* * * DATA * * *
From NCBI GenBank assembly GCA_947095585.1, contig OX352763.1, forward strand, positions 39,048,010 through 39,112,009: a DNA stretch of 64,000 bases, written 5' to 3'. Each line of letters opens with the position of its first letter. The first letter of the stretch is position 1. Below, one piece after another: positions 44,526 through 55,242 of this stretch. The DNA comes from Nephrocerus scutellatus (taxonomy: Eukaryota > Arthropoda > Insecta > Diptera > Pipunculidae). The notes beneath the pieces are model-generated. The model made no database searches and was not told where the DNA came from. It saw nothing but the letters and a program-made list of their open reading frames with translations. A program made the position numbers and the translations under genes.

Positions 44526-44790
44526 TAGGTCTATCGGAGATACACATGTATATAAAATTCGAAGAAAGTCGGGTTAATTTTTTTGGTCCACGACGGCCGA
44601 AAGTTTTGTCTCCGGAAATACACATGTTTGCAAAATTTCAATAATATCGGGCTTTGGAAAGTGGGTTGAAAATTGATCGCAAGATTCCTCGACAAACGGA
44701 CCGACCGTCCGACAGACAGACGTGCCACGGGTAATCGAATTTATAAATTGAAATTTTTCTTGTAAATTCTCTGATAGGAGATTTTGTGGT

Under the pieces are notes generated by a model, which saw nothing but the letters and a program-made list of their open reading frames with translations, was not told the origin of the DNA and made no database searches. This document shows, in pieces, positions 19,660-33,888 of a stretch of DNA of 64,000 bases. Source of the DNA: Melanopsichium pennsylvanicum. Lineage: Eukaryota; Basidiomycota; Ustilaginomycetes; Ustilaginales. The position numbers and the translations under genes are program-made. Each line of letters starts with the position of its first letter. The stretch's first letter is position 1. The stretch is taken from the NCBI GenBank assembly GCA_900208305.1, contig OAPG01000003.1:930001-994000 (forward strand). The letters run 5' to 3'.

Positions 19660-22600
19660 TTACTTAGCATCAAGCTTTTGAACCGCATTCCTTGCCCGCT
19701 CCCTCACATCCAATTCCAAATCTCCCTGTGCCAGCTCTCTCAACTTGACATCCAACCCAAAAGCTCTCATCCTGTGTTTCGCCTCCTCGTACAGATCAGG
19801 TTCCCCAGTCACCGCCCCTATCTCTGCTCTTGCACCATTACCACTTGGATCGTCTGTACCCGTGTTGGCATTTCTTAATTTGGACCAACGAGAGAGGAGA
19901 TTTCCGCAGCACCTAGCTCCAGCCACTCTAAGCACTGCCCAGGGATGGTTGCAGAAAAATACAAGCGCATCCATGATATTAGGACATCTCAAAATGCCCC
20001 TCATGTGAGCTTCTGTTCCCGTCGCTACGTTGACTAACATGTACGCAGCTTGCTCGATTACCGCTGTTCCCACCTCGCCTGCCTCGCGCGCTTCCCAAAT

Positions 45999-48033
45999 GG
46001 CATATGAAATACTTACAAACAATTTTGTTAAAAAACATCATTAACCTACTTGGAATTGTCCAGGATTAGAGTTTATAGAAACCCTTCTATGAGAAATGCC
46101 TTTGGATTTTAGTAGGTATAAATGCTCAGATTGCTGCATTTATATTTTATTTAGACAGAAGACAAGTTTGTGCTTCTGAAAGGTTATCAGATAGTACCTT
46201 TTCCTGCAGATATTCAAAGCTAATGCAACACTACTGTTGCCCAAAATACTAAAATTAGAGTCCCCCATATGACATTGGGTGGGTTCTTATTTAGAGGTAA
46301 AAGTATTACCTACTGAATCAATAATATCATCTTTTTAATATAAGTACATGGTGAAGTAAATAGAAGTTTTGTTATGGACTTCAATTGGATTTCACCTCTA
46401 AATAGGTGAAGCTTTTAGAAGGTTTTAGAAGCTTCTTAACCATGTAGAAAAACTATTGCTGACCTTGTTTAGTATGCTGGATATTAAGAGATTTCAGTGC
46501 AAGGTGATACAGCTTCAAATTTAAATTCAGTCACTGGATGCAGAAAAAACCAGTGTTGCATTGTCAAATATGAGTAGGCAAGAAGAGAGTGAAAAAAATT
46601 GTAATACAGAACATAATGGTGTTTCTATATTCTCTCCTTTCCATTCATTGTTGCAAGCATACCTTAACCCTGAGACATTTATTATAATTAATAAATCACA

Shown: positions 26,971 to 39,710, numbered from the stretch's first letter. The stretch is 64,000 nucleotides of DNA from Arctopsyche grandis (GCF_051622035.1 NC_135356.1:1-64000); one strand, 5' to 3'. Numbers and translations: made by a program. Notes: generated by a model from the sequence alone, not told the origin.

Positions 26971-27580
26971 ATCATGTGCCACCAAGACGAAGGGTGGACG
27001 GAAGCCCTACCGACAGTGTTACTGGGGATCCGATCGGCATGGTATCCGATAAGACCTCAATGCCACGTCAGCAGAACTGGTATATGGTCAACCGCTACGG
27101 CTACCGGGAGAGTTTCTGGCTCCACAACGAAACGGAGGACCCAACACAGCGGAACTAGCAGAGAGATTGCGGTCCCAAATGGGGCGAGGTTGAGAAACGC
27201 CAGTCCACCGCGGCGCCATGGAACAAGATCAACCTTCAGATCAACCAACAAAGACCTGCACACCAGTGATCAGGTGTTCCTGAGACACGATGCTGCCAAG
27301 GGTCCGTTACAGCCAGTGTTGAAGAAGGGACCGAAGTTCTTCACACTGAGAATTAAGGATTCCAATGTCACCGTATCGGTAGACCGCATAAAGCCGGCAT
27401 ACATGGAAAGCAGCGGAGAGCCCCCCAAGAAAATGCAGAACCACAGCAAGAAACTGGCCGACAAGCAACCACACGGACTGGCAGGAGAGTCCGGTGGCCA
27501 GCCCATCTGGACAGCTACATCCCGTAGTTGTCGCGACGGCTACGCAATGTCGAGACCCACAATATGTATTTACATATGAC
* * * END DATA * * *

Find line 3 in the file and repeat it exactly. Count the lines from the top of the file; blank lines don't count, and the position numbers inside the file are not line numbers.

44526 TAGGTCTATCGGAGATACACATGTATATAAAATTCGAAGAAAGTCGGGTTAATTTTTTTGGTCCACGACGGCCGA